A 35-year-old man who had been in a persistent vegetative state (PVS) for 15 years has shown signs of consciousness after receiving a pioneering therapy involving nerve stimulation.
The treatment challenges a widely-accepted view that there is no prospect of a patient recovering consciousness if they have been in PVS for longer than 12 months.
Since sustaining severe brain injuries in a car accident, the man had been completely unaware of the world around him. But when fitted with an implant to stimulate the vagus nerve, which travels into the brain stem, the man appeared to flicker back into a state of consciousness.
He started to track objects with his eyes, began to stay awake while being read a story and his eyes opened wide in surprise when the examiner suddenly moved her face close to the patient’s. He could even respond to some simple requests, such as turning his head when asked – although this took about a minute.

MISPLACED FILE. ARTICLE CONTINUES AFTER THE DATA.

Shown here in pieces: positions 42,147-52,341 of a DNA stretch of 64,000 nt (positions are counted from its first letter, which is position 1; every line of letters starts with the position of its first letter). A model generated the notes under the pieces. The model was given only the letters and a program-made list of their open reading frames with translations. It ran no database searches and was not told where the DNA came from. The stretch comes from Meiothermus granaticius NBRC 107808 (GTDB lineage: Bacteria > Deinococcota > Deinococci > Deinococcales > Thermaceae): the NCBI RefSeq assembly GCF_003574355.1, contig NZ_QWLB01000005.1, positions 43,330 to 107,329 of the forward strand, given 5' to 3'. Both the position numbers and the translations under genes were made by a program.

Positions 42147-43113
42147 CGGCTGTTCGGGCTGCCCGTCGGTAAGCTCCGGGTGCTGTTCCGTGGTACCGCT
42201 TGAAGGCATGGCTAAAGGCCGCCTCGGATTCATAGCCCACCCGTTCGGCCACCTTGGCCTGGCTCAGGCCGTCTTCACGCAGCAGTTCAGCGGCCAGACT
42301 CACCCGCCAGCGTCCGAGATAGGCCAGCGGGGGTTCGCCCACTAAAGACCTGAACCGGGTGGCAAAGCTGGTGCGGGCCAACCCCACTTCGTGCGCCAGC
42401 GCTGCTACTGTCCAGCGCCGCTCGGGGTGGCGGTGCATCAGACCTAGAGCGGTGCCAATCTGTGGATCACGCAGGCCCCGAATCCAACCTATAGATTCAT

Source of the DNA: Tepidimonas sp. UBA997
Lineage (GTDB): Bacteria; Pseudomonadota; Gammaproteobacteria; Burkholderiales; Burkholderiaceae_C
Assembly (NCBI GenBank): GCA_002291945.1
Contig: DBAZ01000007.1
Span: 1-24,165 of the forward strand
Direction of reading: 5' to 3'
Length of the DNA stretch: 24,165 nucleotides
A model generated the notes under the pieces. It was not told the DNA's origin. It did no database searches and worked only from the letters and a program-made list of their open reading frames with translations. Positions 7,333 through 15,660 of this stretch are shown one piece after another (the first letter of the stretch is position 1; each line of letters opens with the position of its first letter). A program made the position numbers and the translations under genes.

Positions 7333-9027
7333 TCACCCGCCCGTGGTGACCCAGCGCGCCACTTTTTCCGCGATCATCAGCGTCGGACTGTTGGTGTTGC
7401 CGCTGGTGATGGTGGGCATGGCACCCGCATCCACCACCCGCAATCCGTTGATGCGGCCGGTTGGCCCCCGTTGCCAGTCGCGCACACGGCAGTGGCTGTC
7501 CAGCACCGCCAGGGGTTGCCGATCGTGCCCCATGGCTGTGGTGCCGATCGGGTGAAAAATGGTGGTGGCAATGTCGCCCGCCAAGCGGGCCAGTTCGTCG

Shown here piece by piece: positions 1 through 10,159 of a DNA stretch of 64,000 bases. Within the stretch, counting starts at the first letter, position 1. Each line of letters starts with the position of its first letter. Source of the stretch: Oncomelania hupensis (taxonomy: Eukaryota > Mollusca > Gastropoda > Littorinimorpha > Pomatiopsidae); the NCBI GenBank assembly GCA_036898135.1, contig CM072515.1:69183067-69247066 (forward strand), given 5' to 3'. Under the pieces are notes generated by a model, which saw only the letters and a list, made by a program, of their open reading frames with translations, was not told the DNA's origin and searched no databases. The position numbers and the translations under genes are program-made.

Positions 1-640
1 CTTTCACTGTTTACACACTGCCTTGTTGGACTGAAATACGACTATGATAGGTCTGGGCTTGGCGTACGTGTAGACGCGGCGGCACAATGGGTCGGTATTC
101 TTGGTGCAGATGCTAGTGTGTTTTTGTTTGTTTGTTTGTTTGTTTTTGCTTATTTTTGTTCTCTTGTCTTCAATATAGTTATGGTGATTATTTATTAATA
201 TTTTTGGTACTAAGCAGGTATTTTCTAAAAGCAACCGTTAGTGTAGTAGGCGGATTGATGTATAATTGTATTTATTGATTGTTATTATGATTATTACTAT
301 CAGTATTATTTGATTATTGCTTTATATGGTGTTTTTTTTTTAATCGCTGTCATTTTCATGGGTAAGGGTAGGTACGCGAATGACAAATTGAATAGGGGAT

Angela Sirigu, who led the work at the Institut des Sciences Cognitives Marc Jeannerod in Lyon, France, said: “He is still paralysed, he cannot talk, but he can respond. Now he is more aware.”
Niels Birbaumer, of the University of Tübingen and a pioneer of brain-computer interfaces to help patients with neurological disorders communicate, said the findings, published in the journal Current Biology, raised pressing ethical issues. “Many of these patients may and will have been neglected, and passive euthanasia may happen often in a vegetative state,” he said. “This paper is a warning to all those believing that this state is hopeless after a year.”
The vagus nerve, which the treatment targeted, connects the brain to almost all the vital organs in the body, running from the brain stem down both sides of the neck, across the chest and into the abdomen. In the brain, it is linked directly to two regions known to play roles in alertness and consciousness.
In surgery lasting about 20 minutes, a small implant was placed around the vagus nerve in the man’s neck. After one month of vagal nerve stimulation, the patient’s attention, movements and brain activity significantly improved and he had shifted into a state of minimal consciousness.
Recordings of brain activity also revealed major changes, with signs of increased electrical communication between brain regions and significantly more activity in areas linked to movement, sensation and awareness.
Full story at The Guardian.